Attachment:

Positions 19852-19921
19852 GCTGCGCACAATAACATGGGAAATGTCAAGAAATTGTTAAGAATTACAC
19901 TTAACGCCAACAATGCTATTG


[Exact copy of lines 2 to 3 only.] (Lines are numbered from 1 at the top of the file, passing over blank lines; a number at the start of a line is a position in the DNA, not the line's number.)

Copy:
19852 GCTGCGCACAATAACATGGGAAATGTCAAGAAATTGTTAAGAATTACAC
19901 TTAACGCCAACAATGCTATTG